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February 27, 2009 04:43 AM UTC

Employee Free Choice -- It's On.

  • 40 Comments
  • by: JeffcoBlue

(Did somebody just throw down? – promoted by Colorado Pols)

Not conceding your bullshit “secret ballot” frame anymore, Libertine! The employees just get to decide if they have a secret ballot, that’s all. It’s really simple. Anything to say?

Playing nationwide, it’s just the beginning, 2009 is the year we restore the proper balance between, like Fritz Lang wrote, “the minds that plan and the hands that build.” Employee Free Choice.

Suck on that, trollbait deployed —

Comments

40 thoughts on “Employee Free Choice — It’s On.

    1. Oh, wait, no.

      Some are industries that fell victim to globalization.

      Others ran themselves into the ground.

      And the last isn’t an “industry” at all.

      Robert, you’re really a pathetic debater. Why do you bother? Do you enjoy humiliation?

    2. Unions also represent athletes and most of Hollywood, two industries that are doing great.

      I think the better indicator is industries that come up with rigid work rules, excessive job security, and/or a view that any individual can do each job equivilently.

      Industries like that tend to attrack unions because their model works well with it. And it was how our manufacturing system worked for so long and it fit that.

      But even more culpable are the companies that signed those union contract and operated that way. No company is forced to sign a given contract, they choose to do so.

      Primary responsibility rests with management.

      1. can you say A-Roid, can you say 30-50% HS drop-out rate, can you say bloated defined benefits, can you say porkulus to the rescue?

        Where oh where are your business pay-off partners?

  1. Frankly, I think the whole secret ballot/card check debate is beside the point as it is all about how to establish a union shop. We shouldn’t have union shops to begin with. If getting that 50%+1 wasn’t so important, the corporations would have less reason to act against union supporters, and union supporters wouldn’t be coercing non-union supporters into paying dues. Let all those who want a union join one and all those who don’t, not join one.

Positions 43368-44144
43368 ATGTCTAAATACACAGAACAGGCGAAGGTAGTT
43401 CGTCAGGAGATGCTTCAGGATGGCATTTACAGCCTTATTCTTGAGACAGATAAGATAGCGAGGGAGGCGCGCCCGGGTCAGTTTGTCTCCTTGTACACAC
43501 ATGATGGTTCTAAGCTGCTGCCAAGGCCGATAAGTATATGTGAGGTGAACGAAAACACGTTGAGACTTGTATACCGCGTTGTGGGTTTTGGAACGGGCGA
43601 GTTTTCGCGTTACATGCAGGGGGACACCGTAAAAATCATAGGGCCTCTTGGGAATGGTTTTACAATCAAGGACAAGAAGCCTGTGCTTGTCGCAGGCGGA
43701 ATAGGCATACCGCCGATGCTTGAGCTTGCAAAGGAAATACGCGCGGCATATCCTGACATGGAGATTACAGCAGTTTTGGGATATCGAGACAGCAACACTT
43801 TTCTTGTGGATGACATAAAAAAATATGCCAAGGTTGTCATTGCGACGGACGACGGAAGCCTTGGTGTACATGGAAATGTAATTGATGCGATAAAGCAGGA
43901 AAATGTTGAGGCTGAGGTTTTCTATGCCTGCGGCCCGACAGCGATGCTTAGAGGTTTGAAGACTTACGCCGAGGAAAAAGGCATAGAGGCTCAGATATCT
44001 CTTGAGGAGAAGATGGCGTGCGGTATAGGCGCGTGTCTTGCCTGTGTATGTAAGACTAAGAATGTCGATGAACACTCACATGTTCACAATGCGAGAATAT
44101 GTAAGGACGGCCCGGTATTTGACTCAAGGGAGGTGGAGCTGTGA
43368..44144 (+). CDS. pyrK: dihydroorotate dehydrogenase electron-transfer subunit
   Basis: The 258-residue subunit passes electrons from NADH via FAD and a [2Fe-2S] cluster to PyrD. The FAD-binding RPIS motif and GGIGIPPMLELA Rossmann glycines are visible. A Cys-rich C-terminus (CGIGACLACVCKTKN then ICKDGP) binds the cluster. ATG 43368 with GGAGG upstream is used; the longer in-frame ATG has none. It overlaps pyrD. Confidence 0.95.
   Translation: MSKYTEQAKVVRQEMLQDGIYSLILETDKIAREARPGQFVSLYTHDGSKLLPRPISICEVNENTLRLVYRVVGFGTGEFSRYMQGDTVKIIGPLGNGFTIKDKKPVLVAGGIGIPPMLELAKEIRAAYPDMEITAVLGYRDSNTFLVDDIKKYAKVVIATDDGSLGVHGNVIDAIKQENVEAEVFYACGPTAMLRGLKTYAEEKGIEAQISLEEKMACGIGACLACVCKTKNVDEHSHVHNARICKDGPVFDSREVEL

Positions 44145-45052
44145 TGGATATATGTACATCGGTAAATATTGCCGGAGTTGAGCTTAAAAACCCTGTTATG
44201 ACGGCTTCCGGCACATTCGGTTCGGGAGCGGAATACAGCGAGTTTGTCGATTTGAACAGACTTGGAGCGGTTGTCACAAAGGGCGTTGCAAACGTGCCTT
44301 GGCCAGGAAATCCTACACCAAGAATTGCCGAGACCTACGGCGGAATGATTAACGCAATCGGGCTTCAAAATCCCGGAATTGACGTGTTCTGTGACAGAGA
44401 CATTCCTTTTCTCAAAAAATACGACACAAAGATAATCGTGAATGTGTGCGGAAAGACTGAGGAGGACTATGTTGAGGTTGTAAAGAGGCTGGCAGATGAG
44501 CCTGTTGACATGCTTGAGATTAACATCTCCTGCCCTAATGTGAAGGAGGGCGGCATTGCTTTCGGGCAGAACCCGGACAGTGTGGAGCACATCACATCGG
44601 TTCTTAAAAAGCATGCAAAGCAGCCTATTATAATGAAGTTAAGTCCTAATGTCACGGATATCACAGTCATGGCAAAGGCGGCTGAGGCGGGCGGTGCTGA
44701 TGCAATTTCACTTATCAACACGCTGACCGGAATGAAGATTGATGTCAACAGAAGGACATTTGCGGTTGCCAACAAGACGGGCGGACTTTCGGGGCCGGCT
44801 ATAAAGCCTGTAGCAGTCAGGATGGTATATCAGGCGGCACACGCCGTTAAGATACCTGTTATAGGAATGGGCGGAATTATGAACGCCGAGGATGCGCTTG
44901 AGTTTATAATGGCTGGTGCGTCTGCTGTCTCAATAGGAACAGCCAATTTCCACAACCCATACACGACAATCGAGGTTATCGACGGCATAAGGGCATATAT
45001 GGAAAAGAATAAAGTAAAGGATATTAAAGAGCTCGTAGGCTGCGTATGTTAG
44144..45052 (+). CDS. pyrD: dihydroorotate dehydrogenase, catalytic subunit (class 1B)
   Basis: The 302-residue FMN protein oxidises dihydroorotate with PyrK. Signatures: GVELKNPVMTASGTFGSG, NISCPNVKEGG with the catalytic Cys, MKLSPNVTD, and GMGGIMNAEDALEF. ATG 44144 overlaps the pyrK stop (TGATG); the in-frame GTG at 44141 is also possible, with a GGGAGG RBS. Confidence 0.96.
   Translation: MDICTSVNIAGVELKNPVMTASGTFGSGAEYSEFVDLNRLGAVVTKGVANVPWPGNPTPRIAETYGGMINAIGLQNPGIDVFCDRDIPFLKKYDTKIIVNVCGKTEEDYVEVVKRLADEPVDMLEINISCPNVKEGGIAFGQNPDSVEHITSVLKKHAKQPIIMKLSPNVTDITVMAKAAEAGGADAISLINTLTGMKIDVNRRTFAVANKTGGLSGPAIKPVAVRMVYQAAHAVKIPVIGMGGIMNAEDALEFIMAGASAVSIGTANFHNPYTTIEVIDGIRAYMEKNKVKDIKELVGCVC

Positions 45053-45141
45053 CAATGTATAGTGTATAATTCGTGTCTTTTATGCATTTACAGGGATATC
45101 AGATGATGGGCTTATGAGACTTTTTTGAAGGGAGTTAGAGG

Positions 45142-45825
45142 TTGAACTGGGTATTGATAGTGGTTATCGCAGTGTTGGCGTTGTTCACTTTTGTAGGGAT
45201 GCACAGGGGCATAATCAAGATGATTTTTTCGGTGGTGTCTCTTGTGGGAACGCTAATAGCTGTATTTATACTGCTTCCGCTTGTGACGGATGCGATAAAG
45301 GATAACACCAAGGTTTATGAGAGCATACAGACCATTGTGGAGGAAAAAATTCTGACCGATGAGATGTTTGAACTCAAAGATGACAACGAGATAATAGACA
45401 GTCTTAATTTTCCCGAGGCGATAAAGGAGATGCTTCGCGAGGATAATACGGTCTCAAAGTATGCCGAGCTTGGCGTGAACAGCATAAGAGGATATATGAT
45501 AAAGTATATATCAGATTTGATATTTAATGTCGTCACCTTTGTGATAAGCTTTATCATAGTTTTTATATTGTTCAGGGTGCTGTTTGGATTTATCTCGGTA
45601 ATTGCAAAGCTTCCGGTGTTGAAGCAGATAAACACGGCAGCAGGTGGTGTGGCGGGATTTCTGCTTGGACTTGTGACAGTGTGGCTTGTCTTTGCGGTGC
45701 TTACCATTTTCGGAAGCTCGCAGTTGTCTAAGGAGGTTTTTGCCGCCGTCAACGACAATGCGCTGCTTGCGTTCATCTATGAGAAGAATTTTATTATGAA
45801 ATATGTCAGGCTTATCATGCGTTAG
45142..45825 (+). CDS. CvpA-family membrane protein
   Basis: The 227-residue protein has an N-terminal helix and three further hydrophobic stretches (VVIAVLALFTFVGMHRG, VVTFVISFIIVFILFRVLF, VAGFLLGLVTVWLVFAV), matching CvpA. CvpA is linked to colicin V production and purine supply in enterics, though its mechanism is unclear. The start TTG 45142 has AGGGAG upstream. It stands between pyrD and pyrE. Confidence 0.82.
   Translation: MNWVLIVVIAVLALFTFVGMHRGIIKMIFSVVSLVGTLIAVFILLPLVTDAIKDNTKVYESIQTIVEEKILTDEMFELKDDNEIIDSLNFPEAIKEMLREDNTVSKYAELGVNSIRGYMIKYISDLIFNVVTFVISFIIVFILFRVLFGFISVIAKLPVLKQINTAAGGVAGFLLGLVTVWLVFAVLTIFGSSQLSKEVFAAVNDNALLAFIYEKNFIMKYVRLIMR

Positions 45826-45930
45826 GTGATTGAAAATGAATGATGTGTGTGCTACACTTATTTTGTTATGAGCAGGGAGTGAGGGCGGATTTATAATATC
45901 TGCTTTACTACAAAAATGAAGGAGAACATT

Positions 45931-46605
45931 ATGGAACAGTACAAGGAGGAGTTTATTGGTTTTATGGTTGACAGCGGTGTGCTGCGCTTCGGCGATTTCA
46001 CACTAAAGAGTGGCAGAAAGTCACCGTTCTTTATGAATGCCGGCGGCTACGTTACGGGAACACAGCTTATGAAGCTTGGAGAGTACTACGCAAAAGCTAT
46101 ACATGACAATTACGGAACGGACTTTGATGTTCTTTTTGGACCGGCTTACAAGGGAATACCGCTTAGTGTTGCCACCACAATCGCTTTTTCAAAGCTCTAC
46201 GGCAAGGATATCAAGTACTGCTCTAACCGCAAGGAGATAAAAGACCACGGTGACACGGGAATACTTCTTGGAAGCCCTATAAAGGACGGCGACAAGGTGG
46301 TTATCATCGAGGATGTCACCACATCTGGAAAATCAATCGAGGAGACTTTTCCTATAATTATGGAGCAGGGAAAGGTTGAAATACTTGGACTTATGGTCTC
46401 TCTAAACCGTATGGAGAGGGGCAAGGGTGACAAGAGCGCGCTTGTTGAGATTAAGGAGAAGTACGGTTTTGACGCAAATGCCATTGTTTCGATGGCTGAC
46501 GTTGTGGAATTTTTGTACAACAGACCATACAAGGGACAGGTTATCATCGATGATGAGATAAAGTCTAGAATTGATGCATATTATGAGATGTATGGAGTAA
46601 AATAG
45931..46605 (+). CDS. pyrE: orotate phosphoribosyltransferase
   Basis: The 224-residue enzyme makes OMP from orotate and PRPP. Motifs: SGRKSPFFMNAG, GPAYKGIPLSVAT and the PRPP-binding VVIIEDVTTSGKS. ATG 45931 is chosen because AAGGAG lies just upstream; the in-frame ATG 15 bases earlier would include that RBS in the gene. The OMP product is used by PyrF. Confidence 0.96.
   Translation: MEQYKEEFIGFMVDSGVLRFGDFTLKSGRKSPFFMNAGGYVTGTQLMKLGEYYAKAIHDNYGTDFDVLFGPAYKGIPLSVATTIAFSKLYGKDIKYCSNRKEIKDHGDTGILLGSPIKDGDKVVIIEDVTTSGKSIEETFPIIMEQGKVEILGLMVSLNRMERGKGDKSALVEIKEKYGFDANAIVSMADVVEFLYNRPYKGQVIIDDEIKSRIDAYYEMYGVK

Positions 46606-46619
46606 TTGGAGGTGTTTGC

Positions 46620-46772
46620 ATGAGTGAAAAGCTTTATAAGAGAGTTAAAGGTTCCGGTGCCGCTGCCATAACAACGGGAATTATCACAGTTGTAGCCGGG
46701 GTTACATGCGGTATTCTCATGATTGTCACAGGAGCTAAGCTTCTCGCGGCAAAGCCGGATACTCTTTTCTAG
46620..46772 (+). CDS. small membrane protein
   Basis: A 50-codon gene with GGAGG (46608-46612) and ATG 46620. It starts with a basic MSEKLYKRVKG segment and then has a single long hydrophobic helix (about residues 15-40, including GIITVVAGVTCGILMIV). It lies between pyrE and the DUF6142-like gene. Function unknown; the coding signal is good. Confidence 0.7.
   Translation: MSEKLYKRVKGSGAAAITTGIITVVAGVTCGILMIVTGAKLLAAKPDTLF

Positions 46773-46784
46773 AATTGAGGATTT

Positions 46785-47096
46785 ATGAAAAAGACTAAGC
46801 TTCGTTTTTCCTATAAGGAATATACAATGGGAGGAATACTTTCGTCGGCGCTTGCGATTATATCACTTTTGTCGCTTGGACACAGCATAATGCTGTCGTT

1. Then why do have to join my homeowners association? I would agree with you if that was workable, but it is not. If some employees do not want to join fine, but then we should not have to represent them.  Our contracts should not cover them unless they are members or paying service fees.    

      1. I fully support not extending union benefits to non-union members. I also am weary of the homeowners association structure. It seems like a violation of property rights. Sure, you will be restrained by zoning laws because they are the product of the fully legitimate government of the jurisdiction, but I don’t understand where homeowners association authority comes from. All these quasi-governmental structures further strain the concept of the social contract theory in my mind.

        1. where do these elected bodies that can then tell us what to do come from? Get rid of them – all of them, so we can be free. Why have a legislature or a government telling us what we can and cannot do.

          After all, look how well libertarianism is working out for Somalia.

          1. I distinctly embraced the role of the government, it is quasi-government that I questioned. And if you cannot see the difference between the two, it heightens my worry. Not everything demands democracy (certainly not the classroom for example) nor collective action.

            1. It’s an agreement that people sign. It’s a contract. You may have experienced such things in your own life.

              You know how there’s a cable line running right past your house/apartment? And you know how it wouldn’t cost the cable company anything if you just spliced in and used it for free? And how they still don’t let you do that? And if you do, the government actually gets involved and makes you pay your share?

              Sucks, but it’s how people are.

        2. So here’s how that would play out…

          Company would pay non-union members the same wage/benefits as union members. maybe even a trifle more.

          Workers don’t see any benefit to joining union.

          Quit union.

          With union gone, company announces some emergency or another and cuts pay 10%, or raises don’t appear for a few years, or benefits disappear.

          Just like Walmart going into small communities and driving out all the local business.

          Welcome to Walmart

          1. Unions aren’t limited to working at the shop level. How about this alternate prediction.

            Unions present a package of non-public goods to members such as legal support to enforce labor laws. They use the dues for political organization and lobbying around labor relevant issues. As a result, they get universal health care, removing the burden of health care from employers, allowing them to raise wages. They are able to keep the minimum wage rising with the cost of living while enacting policies to increase mandated vacation time, shorten the work week, and provide for maternity leave. These in turn would improve the plight of workers, which I believe is the goal of unions, right?

            Your problem, and the problem of the unions, is you are so short-sighted and cannot see beyond the union methods of the past that simply aren’t going to work as well as they used to.